Saturday, February 17, 2007

Big Job

I have been working a very large job this past week. I have been creating a tuscany type of wall finish using a colored glaze technique over the existing textured wall. As you can see from the first picture this is a large space. The foyer I am working is app. 12 feet wide and 45 feet long with 25 foot ceilings. I have 3 levels of scaffoldling set up to do this job.



This next picture is a good one to let you see just how the finish is looking. The wall to the left is what I started with. Quite a dramatic difference after the glazing goes on. I use a two pass technique which I developed. This technique allows me to work on large areas without worrying about the dreaded "overlap" lines.





Perhaps the biggest challenge in creating a look like this is making sure you get that "consistently inconsistent look" over the entire wall. You want those darker areas and lighter areas but you want them to be fairly uniform without being a repeating pattern. Now, a large part of that challenge is to not get any of the "overlapping lines" on your wall.



An over lapping line occurs when the glaze has dried on the edge of the application area and then when you go back to that area again and overlap onto it. Look at the next picture. This is where I finished at the end of one days work. When I come back the next day and pick it up again I don't want to see a line down the wall where I had stopped and started. So what I do is create a stopping point like you see. On the leading edge of the glaze, after I apply it, I take a cotton rag and wipe it back taking off most (if not all at the start) of the glaze with it. I probably wipe off about 5-6 inches of glaze, feathering it back from the edge.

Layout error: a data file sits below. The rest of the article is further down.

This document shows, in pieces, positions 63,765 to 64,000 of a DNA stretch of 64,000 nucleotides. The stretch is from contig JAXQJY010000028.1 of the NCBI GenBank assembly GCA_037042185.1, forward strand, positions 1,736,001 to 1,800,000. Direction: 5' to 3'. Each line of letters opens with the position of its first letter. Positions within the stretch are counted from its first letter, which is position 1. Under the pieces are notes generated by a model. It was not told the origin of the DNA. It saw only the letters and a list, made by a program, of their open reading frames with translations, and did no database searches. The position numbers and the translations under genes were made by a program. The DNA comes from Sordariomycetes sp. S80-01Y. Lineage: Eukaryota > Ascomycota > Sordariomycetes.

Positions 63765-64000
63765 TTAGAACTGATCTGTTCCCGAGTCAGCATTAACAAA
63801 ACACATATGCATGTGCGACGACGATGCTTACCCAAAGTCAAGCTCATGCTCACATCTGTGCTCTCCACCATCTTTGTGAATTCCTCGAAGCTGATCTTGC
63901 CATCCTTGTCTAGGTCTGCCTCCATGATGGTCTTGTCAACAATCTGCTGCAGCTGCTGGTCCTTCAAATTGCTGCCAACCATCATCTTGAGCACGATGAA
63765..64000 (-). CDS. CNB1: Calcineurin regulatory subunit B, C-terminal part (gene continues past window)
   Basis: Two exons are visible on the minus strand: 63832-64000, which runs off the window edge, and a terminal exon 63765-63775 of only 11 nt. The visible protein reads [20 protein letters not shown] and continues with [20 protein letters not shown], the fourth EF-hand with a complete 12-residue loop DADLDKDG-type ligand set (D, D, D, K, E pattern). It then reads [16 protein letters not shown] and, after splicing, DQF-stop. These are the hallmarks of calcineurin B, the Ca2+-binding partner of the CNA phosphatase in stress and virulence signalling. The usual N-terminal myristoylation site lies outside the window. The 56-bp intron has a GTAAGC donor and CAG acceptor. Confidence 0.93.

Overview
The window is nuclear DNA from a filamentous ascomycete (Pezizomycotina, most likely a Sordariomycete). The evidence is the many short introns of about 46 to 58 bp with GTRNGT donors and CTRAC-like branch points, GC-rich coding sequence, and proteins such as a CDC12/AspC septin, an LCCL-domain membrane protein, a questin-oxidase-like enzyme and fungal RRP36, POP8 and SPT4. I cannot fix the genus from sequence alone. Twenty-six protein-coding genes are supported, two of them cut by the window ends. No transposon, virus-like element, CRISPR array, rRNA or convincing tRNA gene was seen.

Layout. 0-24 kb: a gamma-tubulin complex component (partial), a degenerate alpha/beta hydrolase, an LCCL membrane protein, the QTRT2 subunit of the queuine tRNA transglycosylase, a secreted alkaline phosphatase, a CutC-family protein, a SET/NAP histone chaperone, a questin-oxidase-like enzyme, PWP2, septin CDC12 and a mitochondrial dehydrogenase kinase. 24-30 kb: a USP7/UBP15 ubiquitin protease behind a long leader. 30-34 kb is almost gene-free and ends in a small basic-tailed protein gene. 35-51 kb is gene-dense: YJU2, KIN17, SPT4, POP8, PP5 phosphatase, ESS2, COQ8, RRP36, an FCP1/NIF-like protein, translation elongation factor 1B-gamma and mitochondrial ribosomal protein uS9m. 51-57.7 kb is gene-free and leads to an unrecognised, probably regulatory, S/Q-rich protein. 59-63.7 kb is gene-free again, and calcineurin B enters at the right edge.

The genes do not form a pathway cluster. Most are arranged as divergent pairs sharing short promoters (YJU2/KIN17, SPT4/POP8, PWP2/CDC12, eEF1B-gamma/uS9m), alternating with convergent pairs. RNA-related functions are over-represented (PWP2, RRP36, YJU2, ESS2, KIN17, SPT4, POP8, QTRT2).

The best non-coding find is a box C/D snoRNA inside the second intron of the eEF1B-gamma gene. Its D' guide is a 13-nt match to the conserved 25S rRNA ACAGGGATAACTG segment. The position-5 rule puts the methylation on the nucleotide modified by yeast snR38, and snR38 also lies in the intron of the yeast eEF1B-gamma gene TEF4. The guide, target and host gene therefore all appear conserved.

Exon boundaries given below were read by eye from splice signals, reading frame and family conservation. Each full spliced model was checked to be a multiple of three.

Then the next day I start by applying the glaze in the area which has no glaze and working back into the previous days work. I feather the glaze back into the previous days work so that when it does overlap only a very little amount of glaze is actually overlapping the previous day's work. But I overlap it by the 5-6 inches I had wiped off the previous day. Then I intergrate the pattern flow into the new application areas again using the two pass technique. In the picture below you can see where the wall is now done and there are no overlapping lines. There is a smooth flow across the entire surface of the wall.


1 comment:

  1. Big BEAUTIFUL job. Absolutely smashing. Perhaps I will be able to see it for myself someday. Kudos to you!

    Rosemary

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